The handful of young raws I’ve had from Jing Mai in the past have all made me conclude that I didn’t particularly like the general characteristic they shared. Despite this I actually bought a cake of this particular tea blind back when it was released. Why did I do this? There were two influencing factors. First, my track record with Yunnan Sourcing brand raw pu’ers has been generally very good. I tend to like the kind of teas Scott sources. Second, before this tea, I believe Scott hadn’t pressed a Jing Mai tea since 2013. For him to decide to press this one and especially at such a high price point for Yunnan Sourcing, that gave me confidence that if there was any Jing Mai I might like, this one had hope.
As Jing Mai is famous for its fragrance, but pu’er processed for the longterm generally requires time to develop fragrance, it was obvious to me to give a tea like this at least this much time before trying it out. Since my precious little cake is intended for storage, I went ahead and ordered a sample for this session to avoid having to break into it. This also makes my notes more comparable to those ordering a sample for themselves as it removes the influence of over a year in my own storage. Surprisingly, what I received was essentially just a single piece of the cake. I’m used to receiving my YS 10g samples totally loose. Fortunately I knew from experience to weigh mine, because my scale ended up displaying 11.4g. This was just about the perfect amount for my 165ml silver lined gaiwan, so that’s what I ended up using.
I gave the tea a brief five second rinse followed by a five minute rest while I sipped the wash. The compression on my piece at least was quite tight compared to what I’m used to seeing from Yunnan Sourcing, but I could have been dealing with a part closer to the center of the bing, although I couldn’t tell. Because of the tightness, the wash was essentially still quite light and watery, but already nice and oily though. There was a nice, floral aroma in the finish, possibly jasmine. Really wonderful finish. I proceeded to do a total of nine infusions, the timing for these being 7s, 7s, 10s, 15s, 20s, 30s, 45s, 75s and 2 min.
The tea started off soft, oily and floral — unlike any other Jing Mai I’ve had. Absent were the honied and strong mineral notes and instead it was like drinking nectar from a bouquet of flowers. I’m very unfamiliar with flowers, but I’ve had jasmine tea a few times and I’d say for me jasmine is one of the most prominent floral notes in this. The tea left a nice lingering floral sweetness in the mouth. Had this been served to me blind, I don’t think I would have guessed Jing Mai. The softness made me think of lighter, gentler Yiwus or perhaps Xigui. So far I was quite impressed, and surprised.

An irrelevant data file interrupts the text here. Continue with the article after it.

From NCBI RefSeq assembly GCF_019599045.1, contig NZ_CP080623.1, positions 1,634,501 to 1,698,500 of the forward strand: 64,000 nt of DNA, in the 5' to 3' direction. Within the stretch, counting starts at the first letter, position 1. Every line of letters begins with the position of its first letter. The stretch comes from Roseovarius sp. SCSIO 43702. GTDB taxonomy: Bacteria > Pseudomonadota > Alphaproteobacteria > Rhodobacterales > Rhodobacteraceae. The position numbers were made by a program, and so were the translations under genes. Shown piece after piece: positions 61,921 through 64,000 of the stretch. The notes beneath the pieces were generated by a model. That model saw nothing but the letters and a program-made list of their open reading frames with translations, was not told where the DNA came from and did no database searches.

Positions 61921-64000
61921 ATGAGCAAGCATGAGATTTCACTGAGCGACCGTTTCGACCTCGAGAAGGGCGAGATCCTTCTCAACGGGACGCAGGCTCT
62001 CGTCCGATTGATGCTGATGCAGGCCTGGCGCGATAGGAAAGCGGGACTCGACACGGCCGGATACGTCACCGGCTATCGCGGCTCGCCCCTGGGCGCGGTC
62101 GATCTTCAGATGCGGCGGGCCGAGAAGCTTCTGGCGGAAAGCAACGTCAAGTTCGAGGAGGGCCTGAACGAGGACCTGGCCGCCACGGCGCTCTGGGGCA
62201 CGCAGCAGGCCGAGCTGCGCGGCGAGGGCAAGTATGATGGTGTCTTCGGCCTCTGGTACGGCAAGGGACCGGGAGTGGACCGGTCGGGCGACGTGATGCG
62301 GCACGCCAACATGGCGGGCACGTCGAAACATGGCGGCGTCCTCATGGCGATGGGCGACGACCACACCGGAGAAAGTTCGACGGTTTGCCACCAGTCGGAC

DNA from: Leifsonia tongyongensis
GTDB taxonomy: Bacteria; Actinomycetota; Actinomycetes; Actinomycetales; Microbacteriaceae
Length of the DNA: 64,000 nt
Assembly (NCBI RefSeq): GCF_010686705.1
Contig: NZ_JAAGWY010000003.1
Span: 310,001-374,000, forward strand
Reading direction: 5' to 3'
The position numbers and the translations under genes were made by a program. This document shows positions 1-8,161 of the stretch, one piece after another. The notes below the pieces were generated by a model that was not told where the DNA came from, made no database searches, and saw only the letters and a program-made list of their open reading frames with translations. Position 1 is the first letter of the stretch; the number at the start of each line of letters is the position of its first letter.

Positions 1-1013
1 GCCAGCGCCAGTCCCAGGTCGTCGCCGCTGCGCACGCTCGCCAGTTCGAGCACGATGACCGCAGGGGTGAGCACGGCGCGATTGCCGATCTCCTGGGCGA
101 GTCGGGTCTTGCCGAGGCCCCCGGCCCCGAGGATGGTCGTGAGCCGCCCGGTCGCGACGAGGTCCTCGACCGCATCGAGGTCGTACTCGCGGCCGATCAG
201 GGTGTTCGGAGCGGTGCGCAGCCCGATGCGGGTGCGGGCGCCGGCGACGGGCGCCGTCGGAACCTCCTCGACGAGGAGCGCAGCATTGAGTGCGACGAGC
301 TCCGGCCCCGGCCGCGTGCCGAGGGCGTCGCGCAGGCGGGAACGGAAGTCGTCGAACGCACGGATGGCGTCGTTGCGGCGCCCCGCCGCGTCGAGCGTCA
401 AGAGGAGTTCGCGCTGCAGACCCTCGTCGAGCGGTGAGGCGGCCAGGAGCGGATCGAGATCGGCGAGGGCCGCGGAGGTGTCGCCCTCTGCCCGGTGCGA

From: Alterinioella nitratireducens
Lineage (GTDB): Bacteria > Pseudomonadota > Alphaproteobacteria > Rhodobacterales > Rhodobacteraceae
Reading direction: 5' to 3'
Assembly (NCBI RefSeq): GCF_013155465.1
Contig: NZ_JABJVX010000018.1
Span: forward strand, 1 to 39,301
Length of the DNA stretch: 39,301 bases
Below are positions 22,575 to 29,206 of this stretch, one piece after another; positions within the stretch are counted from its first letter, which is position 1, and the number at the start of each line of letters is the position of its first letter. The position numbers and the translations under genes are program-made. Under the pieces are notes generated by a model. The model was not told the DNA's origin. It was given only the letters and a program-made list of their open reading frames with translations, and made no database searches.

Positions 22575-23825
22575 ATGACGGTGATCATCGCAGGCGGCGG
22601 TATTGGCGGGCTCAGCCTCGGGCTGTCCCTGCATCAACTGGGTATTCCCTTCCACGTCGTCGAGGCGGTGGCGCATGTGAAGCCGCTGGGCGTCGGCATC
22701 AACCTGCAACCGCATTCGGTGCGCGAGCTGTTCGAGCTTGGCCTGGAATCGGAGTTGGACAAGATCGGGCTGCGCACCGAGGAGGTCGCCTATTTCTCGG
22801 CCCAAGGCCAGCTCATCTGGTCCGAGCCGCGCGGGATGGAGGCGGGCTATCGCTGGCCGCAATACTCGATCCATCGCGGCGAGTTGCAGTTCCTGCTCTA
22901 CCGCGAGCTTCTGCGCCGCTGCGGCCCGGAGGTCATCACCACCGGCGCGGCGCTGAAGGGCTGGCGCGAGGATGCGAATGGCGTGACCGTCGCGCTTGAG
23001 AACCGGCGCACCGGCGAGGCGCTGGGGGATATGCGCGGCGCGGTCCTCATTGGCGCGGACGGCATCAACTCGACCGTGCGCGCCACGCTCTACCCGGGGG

Whereas the first infusion was still quite light, the second one was already quite strong. You wouldn’t necessarily expect that from a tea with such light, delicate and subtle notes. But that’s Scott for ya, he likes to source strong teas, and I like to drink them. If the tea had still been somewhat subtle in the first steep, it was now full on floral. It was an amazing experience to drink and produced a nice tingling sensation at the back of the mouth.
By the time I got to the third steep, my tongue was already so covered with the various compounds from the tea that I could basically taste it just by bringing the aromatic soup to my mouth and breathing in through it. The flower fest continued, but now there was also some underlying young raw earthiness present. This earthiness rose to dominate the tea in the fourth infusion, while the flowers continued their strong presence in the finish. While a bit thinner than before, the tea was still quite, quite strong. After finishing the cup, it felt like the tea was massaging my throat, which was really nice.
The tea became slightly dry and almost dirt-tasting in the next steep. Dry in a good way. This developed even further in the sixth infusion, which was really refreshing and juicy to start with and then turned dry in the finish. This created a cycle of you wanting to drink more and more tea. Both the taste and body feel were wonderful, euphoric almost. Mmm, so good.
The juicy, refreshing and earthy character continued in the seventh steep, but the jasmine from the beginning was now back or at least revealed again from underneath the earthier tones, unearthed you could say. The Jing Mai finally began to fall off in the eighth infusion. It was still quite strong actually, with some sweetness now beginning to emerge, but the tea was clearly in its twilight now. There was actually still a very decent amount of body, more than your typical pu’er at this stage. Very strong lingering aromatics as well. I could have easily still carried on after the ninth steep, but the tea was beginning to approach your standard leaf juice, and while there was still plenty of flavor and the tea wasn’t watery at all, I expected things to only be downhill from there and so decided to call it there.
This is yet another case of me making a very fortunate blind purchase. I couldn’t be much happier with this tea. The quality is very high and the experience was quite unique among the ones I’ve had. This is most certainly the most floral tea I’ve had and no slouch at all in terms of strength. A great demonstration of how delicateness and subtlety don’t mean a tea has to be weak. Fans of high-end Yiwu will be right at home with this tea and while it does not compete with the best of the $1/g teas, it is very competitive at its price point. With this kind of quality and strength, I would expect a tea like this to age beautifully.
Flavors: Dirt, Drying, Earth, Floral, Jasmine